DOLL UP YOUR FAVORITE GUN
By WALTER W. SMITH
The photograph shows my favorite shot gun, the model 1912 16 gauge Winchester weighing 6J pounds with a 75 per cent choke barrel that is fitted with a matted rib;
It is the regular standard grade but, liking guns that have a nice finish and somewhat special, I decided to fix it up to suit myself and do the work too, for I would find a lot of pleasure in the doing as well as the having after it was done the way I wanted it. In the first place I decided that to do it well I would not hurry it so took my time and planned everything well before I started.
I wanted to make up a nice stock and fore-end that not only had a nice grain in them but wanted the stock to fit and the fore-end to extend back farther than usual so that I could read it easily since I am a little short in the reach. From an old and well seasoned walnut stump that I dynamited on the farm I secured the wood. I got it out from about where the roots met the stump.
The next problem was to get the hole lengthwise through the stock for the long bolt that attaches the frame to the stock. I knew it would take accurate shooting to get this hole just in the right place but finally decided that I could be sure of a more accurate shot if I started it right from each end and met in the middle. This made it easy and the two holes did get together in the middle or at least close enough together to get the bolt through.
"Getting the drop" so to speak, on it is easy when you hit it just right. The drop of the stock is determined by the angle at which the stock joins the frame and a very little change here makes a lot of difference at the other end of the stock. I just about hit it right the first time so had no trouble at all. Of course if it had not been right I would have filled it in little by little at either the top or bottom until I did get it right.
With the stock attached to the frame I rasped and shaved and cut until I got it right This had to be done slowlv and with a little and trunk joined as it seemed to have a better grain here and was curly and therefore would not split easily.
Th« wood was wet of course 'and I resorted to a unique method of drying rt as I did not want to wait a year nor did I have an opportunity to dry it in any kind of a kiln. I hung it over a gas stove where hot air soon took out the moisture. This took about two weeks as it was in pieces not more than two inches thick. It dried fast but did not seem to check much which I suppose was due to the curly grain.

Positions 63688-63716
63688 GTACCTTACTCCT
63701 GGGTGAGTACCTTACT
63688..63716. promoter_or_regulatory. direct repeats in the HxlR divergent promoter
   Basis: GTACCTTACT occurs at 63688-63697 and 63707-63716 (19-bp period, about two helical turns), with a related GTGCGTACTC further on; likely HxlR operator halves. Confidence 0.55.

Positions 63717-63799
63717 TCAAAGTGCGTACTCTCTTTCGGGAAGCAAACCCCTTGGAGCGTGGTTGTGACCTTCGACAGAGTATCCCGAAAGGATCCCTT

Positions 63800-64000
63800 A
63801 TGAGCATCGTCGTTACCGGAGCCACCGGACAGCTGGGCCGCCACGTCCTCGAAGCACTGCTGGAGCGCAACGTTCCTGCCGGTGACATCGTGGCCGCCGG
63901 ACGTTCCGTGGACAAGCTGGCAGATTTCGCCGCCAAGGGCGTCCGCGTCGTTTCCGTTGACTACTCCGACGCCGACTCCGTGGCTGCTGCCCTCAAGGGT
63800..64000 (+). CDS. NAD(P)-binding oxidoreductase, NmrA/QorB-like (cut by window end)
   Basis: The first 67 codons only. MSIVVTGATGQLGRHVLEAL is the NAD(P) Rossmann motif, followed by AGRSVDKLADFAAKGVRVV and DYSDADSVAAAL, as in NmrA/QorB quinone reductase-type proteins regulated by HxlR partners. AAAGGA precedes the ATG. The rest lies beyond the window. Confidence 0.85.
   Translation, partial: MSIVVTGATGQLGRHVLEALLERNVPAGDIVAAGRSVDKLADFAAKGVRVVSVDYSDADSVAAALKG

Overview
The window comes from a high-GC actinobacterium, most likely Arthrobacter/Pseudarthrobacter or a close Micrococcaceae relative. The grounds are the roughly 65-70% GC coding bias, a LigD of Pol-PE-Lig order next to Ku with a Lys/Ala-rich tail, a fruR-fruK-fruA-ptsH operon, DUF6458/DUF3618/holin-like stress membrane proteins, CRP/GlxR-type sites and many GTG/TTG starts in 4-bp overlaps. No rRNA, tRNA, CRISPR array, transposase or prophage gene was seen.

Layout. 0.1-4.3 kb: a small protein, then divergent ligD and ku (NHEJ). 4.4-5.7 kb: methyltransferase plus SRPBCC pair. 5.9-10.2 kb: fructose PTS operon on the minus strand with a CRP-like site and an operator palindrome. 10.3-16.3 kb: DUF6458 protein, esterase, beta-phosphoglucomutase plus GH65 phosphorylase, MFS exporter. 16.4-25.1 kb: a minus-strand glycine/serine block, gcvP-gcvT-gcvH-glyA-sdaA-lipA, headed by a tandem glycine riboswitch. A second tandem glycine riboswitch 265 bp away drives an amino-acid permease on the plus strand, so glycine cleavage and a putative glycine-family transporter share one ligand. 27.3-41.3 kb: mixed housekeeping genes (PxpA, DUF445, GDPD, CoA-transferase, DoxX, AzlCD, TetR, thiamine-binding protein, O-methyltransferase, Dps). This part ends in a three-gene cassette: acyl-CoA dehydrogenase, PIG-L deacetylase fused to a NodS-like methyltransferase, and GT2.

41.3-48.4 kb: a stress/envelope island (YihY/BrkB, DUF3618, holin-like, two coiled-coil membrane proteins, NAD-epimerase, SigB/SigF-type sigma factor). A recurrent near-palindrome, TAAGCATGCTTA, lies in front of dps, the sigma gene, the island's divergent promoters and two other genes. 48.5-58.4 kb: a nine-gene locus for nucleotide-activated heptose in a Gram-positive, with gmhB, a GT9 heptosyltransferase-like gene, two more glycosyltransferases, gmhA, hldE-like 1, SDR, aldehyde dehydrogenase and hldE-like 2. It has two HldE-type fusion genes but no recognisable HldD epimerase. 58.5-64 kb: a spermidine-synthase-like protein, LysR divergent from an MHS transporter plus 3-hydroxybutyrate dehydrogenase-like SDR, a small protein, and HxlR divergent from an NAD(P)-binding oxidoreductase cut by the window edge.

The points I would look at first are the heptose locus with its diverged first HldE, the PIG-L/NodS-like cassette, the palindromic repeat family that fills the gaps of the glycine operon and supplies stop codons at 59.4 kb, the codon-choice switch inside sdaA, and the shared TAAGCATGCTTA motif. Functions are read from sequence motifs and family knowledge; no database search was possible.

I cut the wood down to the proper thickness which was just a little more than the regular stock and then would take this last bit off in the final finishing process. I marked the outline of the stock but left the ends plenty long and the end attached to the frame was left plenty large to be worked down after it was attached. This was done mostly by shaving with a sharp knife and rasping with a coarse rasp taken off at a time and frequent fitting trials of putting it to my shoulder and also comparing it to the old stock. I got the drop at comb and heel where I wanted it and at the same time worked the comb to the proper thickness and this must be done at about the same time, as one influences the other.
The fore end is a more difficult job than one would think but it can be done. I wanted it about 2} inches longer than the regular end. I selected a rather curlev piece of wood so it would not split and bored it out to the correct size before working it down. It was rasped down to near the size wanted and finished in the same way as the stock. I used coarse sandpaper and rubbed both pieces down smooth and continued to use finer grade of sandpaper until I had it shaped up what I thought was correct. This simply means a lot of rubbing and comparing with the other stock: I then wet the wood to bring out the grain and when dry rubbed it down with steel wool. I repeated this until the grain did not come up after wetting which was about 5 or 6 times — once each day.
I used a checking tool such as sold by sporting goods stores, and a three-cornered tile to do the checking. I cut paper to the size desired for the checked outline and put it on to get the size correct and then marked it on the stock. Checking is easy if you go slow and use a little care. The style I put on was all diamond pattern as this goes on easily and looks good.
After the checking was done I gave the wood several coats of linseed oil, allowing each to dry in well which required a day between applications. I followed this with ordinary filler used by painters and then more oil and a lot of rubbing. By this method of sanding, wetting, oiling and applying filler with sanding, if needed, with very fine paper and more oil and rubbing, one has a good finish that is durable, easily put on and one that can be touched up any time it is damaged.
I inserted a small white diamond in the bottom of the fore end and made the pistol grip cap of the same material. I just happened to pick it up at a jeweler's shop. Other material would do, such as black rubber or possibly none at all.
After it was all done I had a nicely finished stock and fore end that was just to my liking and I had the pleasure of making it for my favorite gun. This is great work for winter evenings, doing a little at a time. All tools are easy to get and any painter or wood finisher can tell you a lot of things to help. Pick up a good piece of walnut next time you get a chance and put it away to work on at your leisure.
Hunter-Trader-Trapper. October: 1921,
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